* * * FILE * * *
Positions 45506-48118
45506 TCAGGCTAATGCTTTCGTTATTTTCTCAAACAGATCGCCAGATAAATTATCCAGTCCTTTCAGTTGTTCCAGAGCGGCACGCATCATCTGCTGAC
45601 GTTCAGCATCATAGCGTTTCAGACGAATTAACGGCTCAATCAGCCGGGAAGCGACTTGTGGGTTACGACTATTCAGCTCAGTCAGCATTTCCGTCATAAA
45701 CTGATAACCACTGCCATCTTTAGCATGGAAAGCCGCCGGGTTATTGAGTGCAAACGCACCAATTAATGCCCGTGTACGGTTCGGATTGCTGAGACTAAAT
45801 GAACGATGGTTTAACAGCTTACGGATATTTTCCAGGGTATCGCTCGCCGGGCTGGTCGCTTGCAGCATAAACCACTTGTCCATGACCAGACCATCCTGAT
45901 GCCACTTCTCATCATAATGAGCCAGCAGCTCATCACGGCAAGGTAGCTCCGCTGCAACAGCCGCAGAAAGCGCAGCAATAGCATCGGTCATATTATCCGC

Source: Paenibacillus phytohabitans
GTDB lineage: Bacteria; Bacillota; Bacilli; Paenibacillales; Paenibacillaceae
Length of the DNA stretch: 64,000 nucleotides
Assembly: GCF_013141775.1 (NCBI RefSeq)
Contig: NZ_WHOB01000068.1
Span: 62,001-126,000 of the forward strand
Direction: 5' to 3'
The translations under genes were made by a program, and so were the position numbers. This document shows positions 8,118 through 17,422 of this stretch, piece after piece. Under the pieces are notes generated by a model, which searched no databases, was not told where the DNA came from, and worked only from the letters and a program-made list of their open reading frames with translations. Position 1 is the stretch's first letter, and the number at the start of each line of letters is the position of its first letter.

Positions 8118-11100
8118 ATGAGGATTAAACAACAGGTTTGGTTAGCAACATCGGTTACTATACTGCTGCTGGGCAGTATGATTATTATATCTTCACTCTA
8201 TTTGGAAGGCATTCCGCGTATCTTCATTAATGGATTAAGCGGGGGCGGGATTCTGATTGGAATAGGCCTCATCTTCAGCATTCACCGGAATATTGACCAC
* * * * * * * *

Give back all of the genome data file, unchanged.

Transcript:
Positions 45506-48118
45506 TCAGGCTAATGCTTTCGTTATTTTCTCAAACAGATCGCCAGATAAATTATCCAGTCCTTTCAGTTGTTCCAGAGCGGCACGCATCATCTGCTGAC
45601 GTTCAGCATCATAGCGTTTCAGACGAATTAACGGCTCAATCAGCCGGGAAGCGACTTGTGGGTTACGACTATTCAGCTCAGTCAGCATTTCCGTCATAAA
45701 CTGATAACCACTGCCATCTTTAGCATGGAAAGCCGCCGGGTTATTGAGTGCAAACGCACCAATTAATGCCCGTGTACGGTTCGGATTGCTGAGACTAAAT
45801 GAACGATGGTTTAACAGCTTACGGATATTTTCCAGGGTATCGCTCGCCGGGCTGGTCGCTTGCAGCATAAACCACTTGTCCATGACCAGACCATCCTGAT
45901 GCCACTTCTCATCATAATGAGCCAGCAGCTCATCACGGCAAGGTAGCTCCGCTGCAACAGCCGCAGAAAGCGCAGCAATAGCATCGGTCATATTATCCGC

Source: Paenibacillus phytohabitans
GTDB lineage: Bacteria; Bacillota; Bacilli; Paenibacillales; Paenibacillaceae
Length of the DNA stretch: 64,000 nucleotides
Assembly: GCF_013141775.1 (NCBI RefSeq)
Contig: NZ_WHOB01000068.1
Span: 62,001-126,000 of the forward strand
Direction: 5' to 3'
The translations under genes were made by a program, and so were the position numbers. This document shows positions 8,118 through 17,422 of this stretch, piece after piece. Under the pieces are notes generated by a model, which searched no databases, was not told where the DNA came from, and worked only from the letters and a program-made list of their open reading frames with translations. Position 1 is the stretch's first letter, and the number at the start of each line of letters is the position of its first letter.

Positions 8118-11100
8118 ATGAGGATTAAACAACAGGTTTGGTTAGCAACATCGGTTACTATACTGCTGCTGGGCAGTATGATTATTATATCTTCACTCTA
8201 TTTGGAAGGCATTCCGCGTATCTTCATTAATGGATTAAGCGGGGGCGGGATTCTGATTGGAATAGGCCTCATCTTCAGCATTCACCGGAATATTGACCAC